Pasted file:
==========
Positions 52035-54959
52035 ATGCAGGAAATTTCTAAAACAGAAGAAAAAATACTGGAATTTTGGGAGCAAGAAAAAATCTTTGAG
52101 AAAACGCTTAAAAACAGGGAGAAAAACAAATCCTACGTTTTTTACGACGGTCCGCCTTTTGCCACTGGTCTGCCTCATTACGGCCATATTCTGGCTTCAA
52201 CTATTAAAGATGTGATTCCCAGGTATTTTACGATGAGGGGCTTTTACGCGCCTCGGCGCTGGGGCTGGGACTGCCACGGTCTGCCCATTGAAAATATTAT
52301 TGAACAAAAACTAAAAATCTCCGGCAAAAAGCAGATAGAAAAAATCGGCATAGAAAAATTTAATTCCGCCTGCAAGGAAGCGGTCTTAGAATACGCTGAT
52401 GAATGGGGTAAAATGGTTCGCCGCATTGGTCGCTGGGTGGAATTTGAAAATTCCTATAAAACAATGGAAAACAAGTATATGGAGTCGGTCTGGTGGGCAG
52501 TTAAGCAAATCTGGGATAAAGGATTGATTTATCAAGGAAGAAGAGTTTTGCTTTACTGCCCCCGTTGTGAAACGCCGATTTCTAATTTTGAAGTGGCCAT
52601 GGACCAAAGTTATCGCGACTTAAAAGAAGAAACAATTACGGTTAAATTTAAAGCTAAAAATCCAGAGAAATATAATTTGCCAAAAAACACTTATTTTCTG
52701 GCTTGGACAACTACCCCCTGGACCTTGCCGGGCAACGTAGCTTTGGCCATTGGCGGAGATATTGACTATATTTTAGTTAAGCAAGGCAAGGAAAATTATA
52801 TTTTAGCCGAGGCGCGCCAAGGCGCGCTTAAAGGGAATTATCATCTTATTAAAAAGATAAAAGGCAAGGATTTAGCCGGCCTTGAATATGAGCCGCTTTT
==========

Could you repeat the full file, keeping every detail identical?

Positions 52035-54959
52035 ATGCAGGAAATTTCTAAAACAGAAGAAAAAATACTGGAATTTTGGGAGCAAGAAAAAATCTTTGAG
52101 AAAACGCTTAAAAACAGGGAGAAAAACAAATCCTACGTTTTTTACGACGGTCCGCCTTTTGCCACTGGTCTGCCTCATTACGGCCATATTCTGGCTTCAA
52201 CTATTAAAGATGTGATTCCCAGGTATTTTACGATGAGGGGCTTTTACGCGCCTCGGCGCTGGGGCTGGGACTGCCACGGTCTGCCCATTGAAAATATTAT
52301 TGAACAAAAACTAAAAATCTCCGGCAAAAAGCAGATAGAAAAAATCGGCATAGAAAAATTTAATTCCGCCTGCAAGGAAGCGGTCTTAGAATACGCTGAT
52401 GAATGGGGTAAAATGGTTCGCCGCATTGGTCGCTGGGTGGAATTTGAAAATTCCTATAAAACAATGGAAAACAAGTATATGGAGTCGGTCTGGTGGGCAG
52501 TTAAGCAAATCTGGGATAAAGGATTGATTTATCAAGGAAGAAGAGTTTTGCTTTACTGCCCCCGTTGTGAAACGCCGATTTCTAATTTTGAAGTGGCCAT
52601 GGACCAAAGTTATCGCGACTTAAAAGAAGAAACAATTACGGTTAAATTTAAAGCTAAAAATCCAGAGAAATATAATTTGCCAAAAAACACTTATTTTCTG
52701 GCTTGGACAACTACCCCCTGGACCTTGCCGGGCAACGTAGCTTTGGCCATTGGCGGAGATATTGACTATATTTTAGTTAAGCAAGGCAAGGAAAATTATA
52801 TTTTAGCCGAGGCGCGCCAAGGCGCGCTTAAAGGGAATTATCATCTTATTAAAAAGATAAAAGGCAAGGATTTAGCCGGCCTTGAATATGAGCCGCTTTT